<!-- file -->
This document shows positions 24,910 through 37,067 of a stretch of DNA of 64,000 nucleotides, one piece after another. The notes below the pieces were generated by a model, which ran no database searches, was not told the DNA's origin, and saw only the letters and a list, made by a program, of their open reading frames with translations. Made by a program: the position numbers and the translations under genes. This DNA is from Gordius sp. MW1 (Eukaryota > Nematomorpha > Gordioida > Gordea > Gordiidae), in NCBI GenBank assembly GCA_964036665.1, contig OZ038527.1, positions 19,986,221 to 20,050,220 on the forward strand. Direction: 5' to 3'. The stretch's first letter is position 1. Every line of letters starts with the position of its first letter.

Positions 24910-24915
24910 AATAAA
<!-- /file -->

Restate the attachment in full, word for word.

This document shows positions 24,910 through 37,067 of a stretch of DNA of 64,000 nucleotides, one piece after another. The notes below the pieces were generated by a model, which ran no database searches, was not told the DNA's origin, and saw only the letters and a list, made by a program, of their open reading frames with translations. Made by a program: the position numbers and the translations under genes. This DNA is from Gordius sp. MW1 (Eukaryota > Nematomorpha > Gordioida > Gordea > Gordiidae), in NCBI GenBank assembly GCA_964036665.1, contig OZ038527.1, positions 19,986,221 to 20,050,220 on the forward strand. Direction: 5' to 3'. The stretch's first letter is position 1. Every line of letters starts with the position of its first letter.

Positions 24910-24915
24910 AATAAA